Courage Discovered:  1 Samuel 17:32-39.

[32]  And David said to Saul, "Let no man’s heart fail because of him. Your servant will go and fight with this Philistine." [33]  And Saul said to David, "You are not able to go against this Philistine to fight with him, for you are but a youth, and he has been a man of war from his youth." [34]  But David said to Saul, "Your servant used to keep sheep for his father. And when there came a lion, or a bear, and took a lamb from the flock, [35]  I went after him and struck him and delivered it out of his mouth. And if he arose against me, I caught him by his beard and struck him and killed him. [36]  Your servant has struck down both lions and bears, and this uncircumcised Philistine shall be like one of them, for he has defied the armies of the living God." [37]  And David said, "The LORD who delivered me from the paw of the lion and from the paw of the bear will deliver me from the hand of this Philistine." And Saul said to David, "Go, and the LORD be with you!" [38]  Then Saul clothed David with his armor. He put a helmet of bronze on his head and clothed him with a coat of mail, [39]  and David strapped his sword over his armor. And he tried in vain to go, for he had not tested them. Then David said to Saul, "I cannot go with these, for I have not tested them." So David put them off.  [ESV]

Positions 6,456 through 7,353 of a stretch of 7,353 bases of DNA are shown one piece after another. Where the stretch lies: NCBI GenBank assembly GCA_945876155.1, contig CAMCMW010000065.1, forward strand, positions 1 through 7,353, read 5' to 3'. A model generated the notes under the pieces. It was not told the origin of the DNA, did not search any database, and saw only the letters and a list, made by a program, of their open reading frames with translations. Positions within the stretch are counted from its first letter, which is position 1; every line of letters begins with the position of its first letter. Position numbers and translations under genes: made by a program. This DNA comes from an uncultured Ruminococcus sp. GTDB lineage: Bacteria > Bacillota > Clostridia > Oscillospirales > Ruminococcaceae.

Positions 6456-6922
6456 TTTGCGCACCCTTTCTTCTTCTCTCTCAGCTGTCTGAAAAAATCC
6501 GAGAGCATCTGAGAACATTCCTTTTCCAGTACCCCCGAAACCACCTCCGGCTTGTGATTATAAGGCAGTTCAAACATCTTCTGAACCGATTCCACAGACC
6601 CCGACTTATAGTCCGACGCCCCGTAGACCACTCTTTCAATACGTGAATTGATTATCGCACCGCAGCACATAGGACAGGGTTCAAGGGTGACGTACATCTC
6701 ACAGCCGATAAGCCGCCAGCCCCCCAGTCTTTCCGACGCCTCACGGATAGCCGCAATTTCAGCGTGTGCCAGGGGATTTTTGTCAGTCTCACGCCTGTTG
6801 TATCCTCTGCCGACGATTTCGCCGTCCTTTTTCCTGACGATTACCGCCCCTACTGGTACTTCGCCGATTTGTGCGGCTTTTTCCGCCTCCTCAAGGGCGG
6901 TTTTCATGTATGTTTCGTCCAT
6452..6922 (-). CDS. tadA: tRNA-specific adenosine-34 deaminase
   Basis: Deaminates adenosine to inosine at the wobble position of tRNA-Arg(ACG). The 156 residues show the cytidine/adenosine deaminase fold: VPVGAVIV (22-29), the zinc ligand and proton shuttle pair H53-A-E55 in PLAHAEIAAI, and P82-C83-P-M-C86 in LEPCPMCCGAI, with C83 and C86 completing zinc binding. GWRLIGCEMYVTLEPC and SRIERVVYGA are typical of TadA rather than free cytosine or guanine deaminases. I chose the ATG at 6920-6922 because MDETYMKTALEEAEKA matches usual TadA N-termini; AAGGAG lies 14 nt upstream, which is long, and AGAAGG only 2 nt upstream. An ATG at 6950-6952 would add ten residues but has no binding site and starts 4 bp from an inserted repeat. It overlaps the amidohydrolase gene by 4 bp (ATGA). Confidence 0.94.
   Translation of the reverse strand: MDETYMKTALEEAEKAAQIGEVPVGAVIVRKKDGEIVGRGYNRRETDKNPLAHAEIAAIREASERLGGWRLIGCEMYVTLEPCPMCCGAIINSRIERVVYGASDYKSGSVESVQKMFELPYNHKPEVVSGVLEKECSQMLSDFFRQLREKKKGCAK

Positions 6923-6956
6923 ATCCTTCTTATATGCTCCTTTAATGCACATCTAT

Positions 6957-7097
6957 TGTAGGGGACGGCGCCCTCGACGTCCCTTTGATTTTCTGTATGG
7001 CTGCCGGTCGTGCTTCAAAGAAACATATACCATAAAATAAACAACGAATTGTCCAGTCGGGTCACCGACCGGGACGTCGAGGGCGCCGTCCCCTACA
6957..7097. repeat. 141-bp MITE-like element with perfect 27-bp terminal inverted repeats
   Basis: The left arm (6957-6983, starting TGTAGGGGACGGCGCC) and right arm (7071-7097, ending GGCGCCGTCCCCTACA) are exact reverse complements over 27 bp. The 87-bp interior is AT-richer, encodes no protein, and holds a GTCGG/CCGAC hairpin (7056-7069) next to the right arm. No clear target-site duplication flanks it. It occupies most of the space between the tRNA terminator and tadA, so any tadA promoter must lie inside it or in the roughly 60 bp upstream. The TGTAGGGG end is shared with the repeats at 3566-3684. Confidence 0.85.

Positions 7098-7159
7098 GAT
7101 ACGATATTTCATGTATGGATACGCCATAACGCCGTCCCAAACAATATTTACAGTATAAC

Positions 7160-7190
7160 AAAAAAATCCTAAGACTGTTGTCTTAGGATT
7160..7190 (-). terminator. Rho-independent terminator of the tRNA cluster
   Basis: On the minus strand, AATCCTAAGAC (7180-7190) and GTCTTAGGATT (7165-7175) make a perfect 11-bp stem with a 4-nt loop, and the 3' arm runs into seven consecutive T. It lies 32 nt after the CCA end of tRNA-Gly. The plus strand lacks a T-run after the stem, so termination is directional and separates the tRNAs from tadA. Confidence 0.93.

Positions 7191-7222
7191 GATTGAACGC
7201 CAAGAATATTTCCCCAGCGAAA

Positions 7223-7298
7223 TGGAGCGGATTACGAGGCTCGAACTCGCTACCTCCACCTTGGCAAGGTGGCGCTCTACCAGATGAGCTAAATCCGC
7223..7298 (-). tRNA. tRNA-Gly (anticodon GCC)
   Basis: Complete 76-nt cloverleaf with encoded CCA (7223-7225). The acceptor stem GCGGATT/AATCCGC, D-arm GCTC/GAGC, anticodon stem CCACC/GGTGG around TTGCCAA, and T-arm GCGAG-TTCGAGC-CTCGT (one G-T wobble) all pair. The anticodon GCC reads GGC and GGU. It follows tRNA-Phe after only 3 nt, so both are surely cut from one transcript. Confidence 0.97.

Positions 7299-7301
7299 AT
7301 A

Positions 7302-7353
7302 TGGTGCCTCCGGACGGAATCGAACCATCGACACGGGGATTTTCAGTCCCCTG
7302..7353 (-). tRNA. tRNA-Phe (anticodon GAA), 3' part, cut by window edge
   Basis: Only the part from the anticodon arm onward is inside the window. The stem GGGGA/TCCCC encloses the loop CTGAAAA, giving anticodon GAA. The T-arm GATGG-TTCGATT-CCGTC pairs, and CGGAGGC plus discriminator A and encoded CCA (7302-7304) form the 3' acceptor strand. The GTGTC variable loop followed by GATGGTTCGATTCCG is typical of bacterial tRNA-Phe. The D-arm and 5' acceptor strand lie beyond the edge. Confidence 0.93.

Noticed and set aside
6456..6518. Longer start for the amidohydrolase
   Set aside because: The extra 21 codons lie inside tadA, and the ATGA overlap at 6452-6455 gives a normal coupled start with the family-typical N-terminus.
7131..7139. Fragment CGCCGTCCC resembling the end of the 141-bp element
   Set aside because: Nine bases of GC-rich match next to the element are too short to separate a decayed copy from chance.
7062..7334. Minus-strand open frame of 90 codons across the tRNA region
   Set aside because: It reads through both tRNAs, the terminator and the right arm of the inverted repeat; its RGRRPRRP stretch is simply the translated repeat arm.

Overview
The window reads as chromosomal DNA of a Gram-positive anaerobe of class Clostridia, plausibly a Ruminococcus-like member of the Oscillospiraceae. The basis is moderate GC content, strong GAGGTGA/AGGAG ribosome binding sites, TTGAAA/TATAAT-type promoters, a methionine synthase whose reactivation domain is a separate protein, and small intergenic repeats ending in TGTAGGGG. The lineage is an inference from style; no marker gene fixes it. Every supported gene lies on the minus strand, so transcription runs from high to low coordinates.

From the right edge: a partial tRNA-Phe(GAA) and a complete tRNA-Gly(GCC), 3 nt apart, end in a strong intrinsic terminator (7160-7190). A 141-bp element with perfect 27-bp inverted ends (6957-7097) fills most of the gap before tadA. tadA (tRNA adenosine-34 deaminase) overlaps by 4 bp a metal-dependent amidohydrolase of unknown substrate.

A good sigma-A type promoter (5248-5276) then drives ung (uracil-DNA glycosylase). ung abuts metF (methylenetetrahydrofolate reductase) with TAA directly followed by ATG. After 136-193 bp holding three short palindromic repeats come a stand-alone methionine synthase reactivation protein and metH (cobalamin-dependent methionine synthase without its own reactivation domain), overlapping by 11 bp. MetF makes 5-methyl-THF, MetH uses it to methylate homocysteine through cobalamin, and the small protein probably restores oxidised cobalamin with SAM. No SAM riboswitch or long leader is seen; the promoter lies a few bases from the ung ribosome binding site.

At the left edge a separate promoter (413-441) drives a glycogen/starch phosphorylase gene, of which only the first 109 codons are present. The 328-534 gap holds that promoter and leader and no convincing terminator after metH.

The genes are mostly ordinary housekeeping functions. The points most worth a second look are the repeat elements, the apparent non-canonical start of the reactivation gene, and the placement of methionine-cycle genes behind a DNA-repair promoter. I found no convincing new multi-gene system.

The narrative focus shifts to David, who is now reintroduced to the reader. The standoff between the encamped armies of the Philistines and Israelites continued for at least forty days [16], a situation that would have strained the resources of the impoverished Israelite monarchy. This lengthy standoff also would have made life difficult for individual Israelite families since this event would have occurred during the spring or summer, when adult males would have been needed for agricultural chores. At the beginning and end of each day during that time, Goliath stepped forward to taunt the Israelites. The families of the soldiers supplies the rations for their relatives and others in the ranks. David bore the responsibility of transporting the foodstuffs to his three brothers. Early one morning David ran to the battle lines in order to check on his three brothers. Here David was able to witness Goliath as he took his place between the two armies. David heard Goliath’s words as he ridiculed the God of the Israelites. David also saw his fellow Israelites react in great fear to Goliath’s taunts. Word had been spread among the soldiers that Saul had determined that Israel should take up Goliath’s challenge. Though the king would not personally fight the giant, he would handsomely reward anyone who successfully did so. The offer to give him the king’s daughter in marriage [25] was particularly appealing, for it would provide access to additional, unnamed privileges reserved for the royal household. David was deeply disturbed that a Philistine, who was uncircumcised and therefore outside of a covenant relationship with the Lord, would so boldly heap shame on the armies of the living God. Having missed out on the details of the king’s response to Goliath because of his duties in Bethlehem, David asked for and received further information from the men standing near him [26]. David’s outrage sparked by Goliath’s blasphemies, as well as his keen interest in the particulars of the royal offer, did not escape the attention of others. Details of David’s reaction were even reported to Saul, and Saul sent for him [31]. It is a sign of Saul’s desperation that he would listen even to the views of a boy like David.